Liberian clergy Madam Comfort Bedell is warning here that Liberians are walking into trouble given the wave of political violence being waged in the country in which young people are throwing stones against political opponents while President George Manneh Weah does nothing to reduce the violence.
The Associate Pastor at the New Georgia Baptist Church and Proprietress of the Christian Bedell School in the New Georgia Estate told a live radio show on Prime FM Wednesday, 12 August that when President Weah begins to take decisions and make the people to understand that he’s in control, violence will reduce.
“You are the head of us, you told us we must hope for change. Is this the change? I see us walking into trouble in this nation. Is this the change?” Pastor Bedell wonders.
According to Madam Bedell, some of these children that are throwing the stones just want to hear President Weah says he doesn’t want them to do this and they will listen because they believe in him so much, but she says she hasn’t heard this.
“If we allow our children to just do anything and there’s no punishment, there’s … no regard to what has happened …, we are planning another bomb for this nation,” Pastor Bedell warns.
Pastor Bedell’s comments come at a time Liberia’s political tension is building up fast into chaos ahead of the December 2020 senatorial election, with ruling party Coalition for Democratic Change (CDC) supporters and opposition supporters up against each other in deadly stone battles at political gatherings.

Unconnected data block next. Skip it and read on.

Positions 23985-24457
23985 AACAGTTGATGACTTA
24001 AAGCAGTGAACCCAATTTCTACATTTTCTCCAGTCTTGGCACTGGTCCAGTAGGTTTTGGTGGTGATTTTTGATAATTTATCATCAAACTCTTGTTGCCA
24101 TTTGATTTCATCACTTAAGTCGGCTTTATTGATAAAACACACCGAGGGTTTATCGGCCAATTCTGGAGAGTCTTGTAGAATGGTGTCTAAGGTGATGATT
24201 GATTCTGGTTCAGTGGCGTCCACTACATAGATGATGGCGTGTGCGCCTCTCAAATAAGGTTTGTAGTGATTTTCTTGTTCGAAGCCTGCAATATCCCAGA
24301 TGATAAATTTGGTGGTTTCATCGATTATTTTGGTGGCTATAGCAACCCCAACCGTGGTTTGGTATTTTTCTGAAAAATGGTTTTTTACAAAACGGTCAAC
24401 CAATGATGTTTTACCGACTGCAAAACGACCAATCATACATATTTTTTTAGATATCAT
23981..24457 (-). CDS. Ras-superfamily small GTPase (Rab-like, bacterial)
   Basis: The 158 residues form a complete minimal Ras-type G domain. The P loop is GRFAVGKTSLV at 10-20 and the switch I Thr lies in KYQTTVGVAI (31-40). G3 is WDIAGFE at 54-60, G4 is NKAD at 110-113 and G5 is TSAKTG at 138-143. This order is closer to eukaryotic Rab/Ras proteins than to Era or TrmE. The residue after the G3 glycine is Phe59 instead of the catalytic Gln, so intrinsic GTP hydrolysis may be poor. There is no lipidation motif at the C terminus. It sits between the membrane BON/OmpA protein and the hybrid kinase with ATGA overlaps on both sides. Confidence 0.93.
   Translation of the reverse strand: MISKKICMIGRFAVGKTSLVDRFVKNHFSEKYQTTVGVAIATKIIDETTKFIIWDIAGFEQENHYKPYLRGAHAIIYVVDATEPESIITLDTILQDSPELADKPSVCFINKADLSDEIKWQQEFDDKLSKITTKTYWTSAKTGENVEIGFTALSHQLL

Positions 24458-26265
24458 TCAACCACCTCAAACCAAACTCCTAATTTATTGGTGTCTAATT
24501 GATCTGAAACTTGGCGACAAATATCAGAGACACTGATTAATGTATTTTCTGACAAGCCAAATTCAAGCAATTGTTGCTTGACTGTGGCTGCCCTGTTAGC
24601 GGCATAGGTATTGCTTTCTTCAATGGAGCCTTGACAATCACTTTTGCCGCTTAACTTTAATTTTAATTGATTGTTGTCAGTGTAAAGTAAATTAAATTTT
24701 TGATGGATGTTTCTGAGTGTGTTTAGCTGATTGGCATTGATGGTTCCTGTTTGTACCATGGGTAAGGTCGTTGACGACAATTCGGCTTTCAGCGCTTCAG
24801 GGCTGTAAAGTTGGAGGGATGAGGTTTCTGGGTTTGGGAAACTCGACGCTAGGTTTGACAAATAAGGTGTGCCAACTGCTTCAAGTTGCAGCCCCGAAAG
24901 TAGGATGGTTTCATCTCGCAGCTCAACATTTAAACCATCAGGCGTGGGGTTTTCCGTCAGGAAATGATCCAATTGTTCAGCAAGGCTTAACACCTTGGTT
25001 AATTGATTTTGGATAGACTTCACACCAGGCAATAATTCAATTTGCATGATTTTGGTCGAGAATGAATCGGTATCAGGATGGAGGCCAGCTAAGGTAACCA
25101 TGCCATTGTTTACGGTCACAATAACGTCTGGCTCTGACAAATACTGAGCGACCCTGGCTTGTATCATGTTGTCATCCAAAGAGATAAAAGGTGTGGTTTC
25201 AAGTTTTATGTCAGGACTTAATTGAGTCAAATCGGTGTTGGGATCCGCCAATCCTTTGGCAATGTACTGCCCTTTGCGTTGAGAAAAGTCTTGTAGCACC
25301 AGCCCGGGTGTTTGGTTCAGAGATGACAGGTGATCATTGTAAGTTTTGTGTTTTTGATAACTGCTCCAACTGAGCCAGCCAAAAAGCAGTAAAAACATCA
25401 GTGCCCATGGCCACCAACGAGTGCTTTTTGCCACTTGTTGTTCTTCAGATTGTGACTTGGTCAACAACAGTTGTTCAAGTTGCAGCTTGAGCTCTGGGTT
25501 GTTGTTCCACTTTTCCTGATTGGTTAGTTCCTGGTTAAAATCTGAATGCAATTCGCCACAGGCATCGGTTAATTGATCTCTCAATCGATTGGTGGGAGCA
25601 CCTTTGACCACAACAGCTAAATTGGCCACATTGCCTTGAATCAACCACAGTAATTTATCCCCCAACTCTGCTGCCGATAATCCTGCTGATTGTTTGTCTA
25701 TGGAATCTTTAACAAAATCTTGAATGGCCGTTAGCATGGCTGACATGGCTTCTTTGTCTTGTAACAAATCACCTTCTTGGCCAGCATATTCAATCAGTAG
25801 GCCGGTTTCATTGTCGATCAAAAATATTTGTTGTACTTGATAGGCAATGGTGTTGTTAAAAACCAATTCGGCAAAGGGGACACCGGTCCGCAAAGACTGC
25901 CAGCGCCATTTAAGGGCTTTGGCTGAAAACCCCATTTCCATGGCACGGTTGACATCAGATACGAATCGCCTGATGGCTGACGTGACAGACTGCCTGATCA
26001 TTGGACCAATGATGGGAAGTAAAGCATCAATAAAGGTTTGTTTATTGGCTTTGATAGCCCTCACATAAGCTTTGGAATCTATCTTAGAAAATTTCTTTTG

She reminds leaders here that if they continue to permit these people to continually behave in this way, they must remember that these very people will turn on them when they feel disenchanted one day.
“So we are creating our own trouble. They are chunking now, the day they are disenchanted with you they will chunk you. Definitely they will chunk you because you encouraged them to chunk others so in their mind they feel it is good, so they will practice it on you,” she says.
Madam Bedell warns that it’s very scaring that things are happening here but “we don’t see any protection,” and the president is not speaking at all.
“I come to our president, he’s not speaking at all. He’s the father of the home, he ought to come out and speak on these matters. Even if he doesn’t want to speak, his instruction to the police director can turn situations. You know, silence means concern,” she says.
In the Montserrado County District #13 violent incident, Madam Bedell says she was a victim as her home was stoned and the attackers jumped on her children into fight because she had spoken the truth, noting that some of the attackers were from the church she pastors.
According to her, if discipline measures were taken, the violent incidents that happened in Montserrado District #13 and District #15 would not have happened. But the clergy suggests that examples are not being set by President Weah, lamenting that following the violence in District #13 in which she and her family were also attacked, no one has gone there to call the residents and say something to them.
“People could have died. You don’t wait until serious things happen and then you want to show that you are in control,” she adds, and also calls on all the religious people here not to wait until things get out of hand before intervening.
She cautions here that when you are a leader you need to set discipline rules that those working with you will follow or set an example if you find out that those working with you are not following the rules.
She says she expects Mr. Weah to show the leadership he exhibited when he had the opportunity to serve as an administrator on the national team, disciplining people when they went wrong.
“So obviously those traits, those strategies, those mechanisms that he put into place that made the people, some of them to be where they are today, he must put it into place,” she urges.
By Winston W. Parley